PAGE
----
‘Jimmy’s Hall’ movie review: Ken Loach drama is Footloose in Depression-era Ireland

James Gralton may not be a name familiar to many outside of Ireland; indeed, his name may not be familiar to those within Ireland, either. But Gralton’s story is an important one: in 1933 he became the first (and only) Irishman ever deported from Ireland. 

Gralton was deported because he was a “communist leader” perceived to be a threat by local religious leaders. Years before, he had immigrated to the US, but returned to his homeland to fight in the Irish War of Independence and later to take care of his ailing mother. The state used the fact that he held a US passport as an excuse to deport him without a trial. 

One of the most memorable scenes in Ken Loach’s new film Jimmy’s Hall features involves the police who have come to James away, and the doddering mother who depends on his support in the final years of her life. 

“What’s going on here?” she asks the policemen who have come for her son, local men who have known her since they were children and cannot supply a valid answer to her question. The mother is played by non-actress Aileen Henry, who supplies the perfect deadpan delivery to her character’s lines. 

But instead of what could have been a melodramatic sequence straight out of a silent movie, Loach uses the old woman in a way worthy of Hitchcock: she offers the men tea as a means of distracting them while her son escapes, and then slyly locks them inside her home amidst the ensuing confusion. 

Despite the serious subject matter, Jimmy’s Hall is one of the lightest and breeziest features in the long and distinguished career of director Loach. Warm and good-natured from beginning to end, the film carefully manages to avoid falling into sentimentality or saccharine melodrama; for anyone not familiar with the director’s work, this one might be the most watchable. 

The titular Hall is a community center that Jimmy Gralton (played by Barry Ward) used to run before he left for the states; in 1932, when he returns to Ireland to take care of his mother, it has fallen into disrepair. But the local teenagers – who lack education not provided by the church, or simply something to do during the depression – beg him to re-open it.

Soon – along with holding classes for the kids on subjects as diverse as poetry and boxing – Gralton is playing jazz records on a gramophone and teaching the teenagers to dance like “the negroes” that he knew in New York City. 

Of course, the local Father (Jim Norton) will have none of that, and in scenes that strikingly recall the Kevin Bacon classic Footloose he’s denouncing Jimmy’s music and dance moves as a sinful alternative to traditional Irish dancing.

It’s an unusual choice to focus on the music and dance as much as Loach and screenwriter (and longtime collaborator) Paul Laverty do here, but it ultimately works on an allegorical level, as Jimmy’s battle with the Father is representative of the bigger picture. Gralton, of course, was also a community leader who espoused communist ideals, and fought to protect the rights of laborers against the landowners who tried to evict them during the depression.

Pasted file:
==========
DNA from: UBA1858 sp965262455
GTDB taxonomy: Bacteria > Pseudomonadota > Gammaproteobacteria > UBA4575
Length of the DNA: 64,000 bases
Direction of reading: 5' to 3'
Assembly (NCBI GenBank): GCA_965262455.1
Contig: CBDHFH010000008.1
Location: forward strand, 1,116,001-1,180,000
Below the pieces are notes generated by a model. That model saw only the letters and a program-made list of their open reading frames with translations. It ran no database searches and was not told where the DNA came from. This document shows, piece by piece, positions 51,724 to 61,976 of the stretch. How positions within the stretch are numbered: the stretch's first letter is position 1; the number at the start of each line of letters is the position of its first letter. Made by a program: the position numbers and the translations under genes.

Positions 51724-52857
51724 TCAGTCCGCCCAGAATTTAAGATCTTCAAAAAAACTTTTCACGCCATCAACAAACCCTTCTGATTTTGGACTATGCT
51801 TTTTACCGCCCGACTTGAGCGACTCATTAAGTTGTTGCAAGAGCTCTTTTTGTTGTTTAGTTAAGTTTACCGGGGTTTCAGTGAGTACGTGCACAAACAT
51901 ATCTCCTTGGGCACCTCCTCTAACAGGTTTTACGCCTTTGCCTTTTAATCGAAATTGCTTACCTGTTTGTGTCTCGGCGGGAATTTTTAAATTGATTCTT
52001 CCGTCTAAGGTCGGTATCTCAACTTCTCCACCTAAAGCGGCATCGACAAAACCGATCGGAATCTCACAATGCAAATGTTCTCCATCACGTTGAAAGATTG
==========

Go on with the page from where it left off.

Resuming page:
Since debuting with Poor Cow and Kes in the late 1960s, director Ken Loach has firmly established himself as one of the UK’s most important independent filmmakers. His films span a wide variety of genres and decades and countries (even continents), but Loach always brings a warmth and vitality to material that might otherwise be dismissed as art house or social interest fare (his last film, The Angel’s Share, is a particularly good example of this). 

Jimmy’s Hall is a low-key piece that won’t likely be mentioned alongside the director’s best work – my favorites include My Name is Joe, which featured an unforgettable Peter Mullen performance, and the unusual political thriller Hidden Agenda – but the overall quality of Loach’s films has remained remarkably consistent over the years, and this is a fine and worthy addition to his oeuvre. 

Note: some dialogue may be unintelligible to those unused to the Irish dialect, though the brogue rarely gets as thick as in the director’s previous The Wind That Shakes the Barley. In an interesting turn of events, the film earned a PG-13 in the US despite dozens of instances in which “fuck” is used in dialogue, most likely because of the pronunciation as “feck”.


Jason Pirodsky

Jason Pirodsky

Jason Pirodsky has been writing about the Prague film scene and reviewing films in print and online media since 2005. A member of the Online Film Critics Society, you can also catch his musings on life in Prague at expats.cz and tips on mindfulness sourced from ancient principles at MaArtial.com.

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